How To Do Extended Side Angle Pose (Utthita Parsvakonasana)
A pose directed towards twisting, extending, and increasing suppleness of the spine, Extended Side Angle Pose should be among the favorite poses from the Standing Ashtanga Yoga Series. This pose works deeply on both, the front and the back leg along with torso, hands, and back. The name Utthita Parsvakonasana unfolds to ‘Utthita’ which means ‘Extended’, ‘Parsva’ translating to ‘Side’, ‘Kona’ translating to ‘Angle’, and ‘Asana’ translating to ‘Pose’. With a semi-balancing pose, this asana challenges and tests the focus and stamina of the practitioner. Let us understand step-by-step instructions on performing the Utthita Parsvakonasana with its modification, Utthita Parsvakonasana benefits, and contraindications.
Step-By-Step Instructions on How to Perform Utthita Parsvakonasana
Step 1: Stand in Tadasana at the top and center of the mat. Take a step or a little jump and place the left feet away from right feet at a gap of 3 to 4 feet. The arms are extended to the sides, the fingers are pointing outwards, palms are facing downwards, and the shoulder blades are pressed down.
Step 2: Now, keeping the right foot’s toes pointing straight ways, the back leg which is the left foot is pointing inwards and placed at 45 degrees. Both the heels are aligned in a line. The gaze is fixed on the fingers of the arm forward.
Step 3: Exhale and bend the right knee to create a 90-Degree angle with the knee where the right thigh is parallel to the floor and the right shin forms a perpendicular degree to the floor. The right knee should not exceed the toes of the leg at any time as this will lead to a weakening of the knee joint. The outer edge of the left foot is pressed onto the floor while the right heel is also pressed into the floor to encourage stability.
Step 4: Squaring the shoulders and straightening the back, start bending on the right side and place the right palm on the floor right next to the right foot and outside. While the left arm is straightened and extended deeply towards the side of the body. The palm of the left hand is facing the floor and the gaze of the practitioner is fixed on the palm of the left hand. The shoulders are drawn away from the ears at all times.
Step 5: In order to come out of the pose, bring the left hand back to the starting position and lift the torso back up. Bring the left foot slowly back in line with the right foot and stand back in Tadasana.
Step 6: Now carry Step 1 to Step 5 again on the other side of the body to complete Utthita Parsvakonasana
Modifications & Variations
Beginners can experience a shorter reach or instability while performing the pose and hence are unable to reap deeper benefits of Utthita Parsvakonasana. This is why it is suggested that they use a block by placing the block on the outside of the right foot. First, place it vertically and then horizontally, and gradually remove it altogether. In step 4, where the practitioners place the right hand on the floor, they can place the palm on the block and move forward in the same fashion as mentioned before.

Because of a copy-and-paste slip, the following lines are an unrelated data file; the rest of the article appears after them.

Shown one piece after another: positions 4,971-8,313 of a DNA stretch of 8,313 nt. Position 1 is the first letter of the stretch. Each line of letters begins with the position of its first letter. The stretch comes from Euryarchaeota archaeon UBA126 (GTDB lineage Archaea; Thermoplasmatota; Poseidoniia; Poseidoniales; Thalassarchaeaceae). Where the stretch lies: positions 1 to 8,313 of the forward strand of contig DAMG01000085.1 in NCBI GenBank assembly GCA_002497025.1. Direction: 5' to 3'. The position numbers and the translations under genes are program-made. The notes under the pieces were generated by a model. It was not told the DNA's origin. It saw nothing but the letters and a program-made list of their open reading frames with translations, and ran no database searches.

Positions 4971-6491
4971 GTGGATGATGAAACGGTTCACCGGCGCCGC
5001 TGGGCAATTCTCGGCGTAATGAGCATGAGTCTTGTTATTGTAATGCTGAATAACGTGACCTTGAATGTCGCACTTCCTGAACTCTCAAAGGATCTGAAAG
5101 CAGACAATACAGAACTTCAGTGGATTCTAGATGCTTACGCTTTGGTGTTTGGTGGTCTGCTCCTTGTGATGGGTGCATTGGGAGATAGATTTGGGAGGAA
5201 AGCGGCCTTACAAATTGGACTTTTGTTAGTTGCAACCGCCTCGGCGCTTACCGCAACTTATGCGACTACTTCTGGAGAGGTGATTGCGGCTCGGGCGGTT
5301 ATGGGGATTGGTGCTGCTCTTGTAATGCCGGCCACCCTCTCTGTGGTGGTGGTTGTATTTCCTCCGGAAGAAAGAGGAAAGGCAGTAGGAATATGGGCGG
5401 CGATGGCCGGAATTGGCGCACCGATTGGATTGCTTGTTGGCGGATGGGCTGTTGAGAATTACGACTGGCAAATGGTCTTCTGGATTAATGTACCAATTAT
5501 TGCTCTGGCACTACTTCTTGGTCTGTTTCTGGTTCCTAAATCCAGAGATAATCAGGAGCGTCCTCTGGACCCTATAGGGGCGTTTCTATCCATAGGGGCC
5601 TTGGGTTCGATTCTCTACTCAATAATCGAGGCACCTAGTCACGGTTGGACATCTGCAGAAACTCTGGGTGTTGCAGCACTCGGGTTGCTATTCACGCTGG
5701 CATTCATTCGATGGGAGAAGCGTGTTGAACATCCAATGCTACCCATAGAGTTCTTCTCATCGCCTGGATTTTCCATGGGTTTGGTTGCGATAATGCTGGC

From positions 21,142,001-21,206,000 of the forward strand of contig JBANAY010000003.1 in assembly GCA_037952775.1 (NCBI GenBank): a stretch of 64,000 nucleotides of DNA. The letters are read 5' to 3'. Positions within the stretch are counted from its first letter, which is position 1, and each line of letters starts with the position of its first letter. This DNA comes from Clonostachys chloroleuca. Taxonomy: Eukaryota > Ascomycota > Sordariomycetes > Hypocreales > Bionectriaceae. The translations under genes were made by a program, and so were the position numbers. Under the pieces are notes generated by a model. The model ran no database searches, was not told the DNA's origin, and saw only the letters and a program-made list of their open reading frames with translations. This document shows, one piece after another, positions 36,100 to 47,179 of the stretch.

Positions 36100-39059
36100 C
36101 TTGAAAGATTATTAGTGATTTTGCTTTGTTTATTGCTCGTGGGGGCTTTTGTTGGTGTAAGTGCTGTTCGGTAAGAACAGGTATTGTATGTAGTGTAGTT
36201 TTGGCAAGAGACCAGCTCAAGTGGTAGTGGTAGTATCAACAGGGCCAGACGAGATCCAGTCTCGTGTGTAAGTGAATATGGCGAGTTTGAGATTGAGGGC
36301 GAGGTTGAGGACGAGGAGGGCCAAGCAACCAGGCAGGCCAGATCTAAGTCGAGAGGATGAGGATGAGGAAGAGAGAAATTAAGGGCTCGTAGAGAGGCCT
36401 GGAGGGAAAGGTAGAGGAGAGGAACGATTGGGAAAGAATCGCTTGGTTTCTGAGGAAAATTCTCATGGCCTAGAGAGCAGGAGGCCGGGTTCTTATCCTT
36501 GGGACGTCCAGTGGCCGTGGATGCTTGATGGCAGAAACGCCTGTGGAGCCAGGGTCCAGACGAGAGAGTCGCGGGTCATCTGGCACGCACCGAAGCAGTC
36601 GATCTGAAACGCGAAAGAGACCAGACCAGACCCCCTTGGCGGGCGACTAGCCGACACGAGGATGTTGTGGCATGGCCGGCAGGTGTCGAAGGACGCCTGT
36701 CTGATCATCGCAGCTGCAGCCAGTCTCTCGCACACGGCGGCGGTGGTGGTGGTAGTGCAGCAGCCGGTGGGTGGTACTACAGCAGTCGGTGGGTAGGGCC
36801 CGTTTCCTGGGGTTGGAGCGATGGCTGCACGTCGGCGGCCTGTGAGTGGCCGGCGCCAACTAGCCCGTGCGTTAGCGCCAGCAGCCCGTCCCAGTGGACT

Many practitioners use a belt as well to keep the bent leg straight and not swaying inwards due to an increased body weight on the same. Make a small loop of the belt and fix it on the right thigh. The belt can also be placed in the crease of the meeting point of the groin and the pelvic muscle. With the help of a teacher, the belt can be pulled up and back to keep the leg strong, stable, and in place.
Benefits & Advantages
- The pose twists and strengthens the spine and removes the negative effects imposed by a sedentary or an unhealthy lifestyle.
- Women suffering from menstrual cramps, aches, and pains can use this pose beforehand to avoid the uneasiness during the menstruation.
- By activating the entire body, it creates a sense of alertness and increases vitality in the body as well.
- One of the many benefits of Utthita Parsvakonasana is that it is great to open the hips and works as a great preparatory pose for the other advanced asanas.
- The grounding and pressing action of both the feet in the ground help to strengthen the thighs, knees, shins, and ankles and increases stamina, courage, and vigor in the body.
- It works on the upper body as well in the extending and pressing motion of both arms. This works the deltoids, triceps, lower side external obliques, and the upper side internal obliques as well.
- Many practitioners practice this pose to remove sciatica, lower back, and stiffness in the body.
- A heating pose from the Ashtanga Yoga Primary series, Utthita Parsvakonasana is not suitable for people suffering from high BP or a headache as it can aggravate the problem and lead to other chronic diseases
- Due to the energetic and activating motion of the pose, it is advised to practice it in the daytime and also, those suffering from insomnia should limit performing the pose to only a few breaths after working on poses to reduce the impacts of insomnia
Practitioners suffering from a knee injury, weak ankle, shoulder injury, etc., should avoid this pose altogether till their symptoms persist and start with it gradually and under supervision
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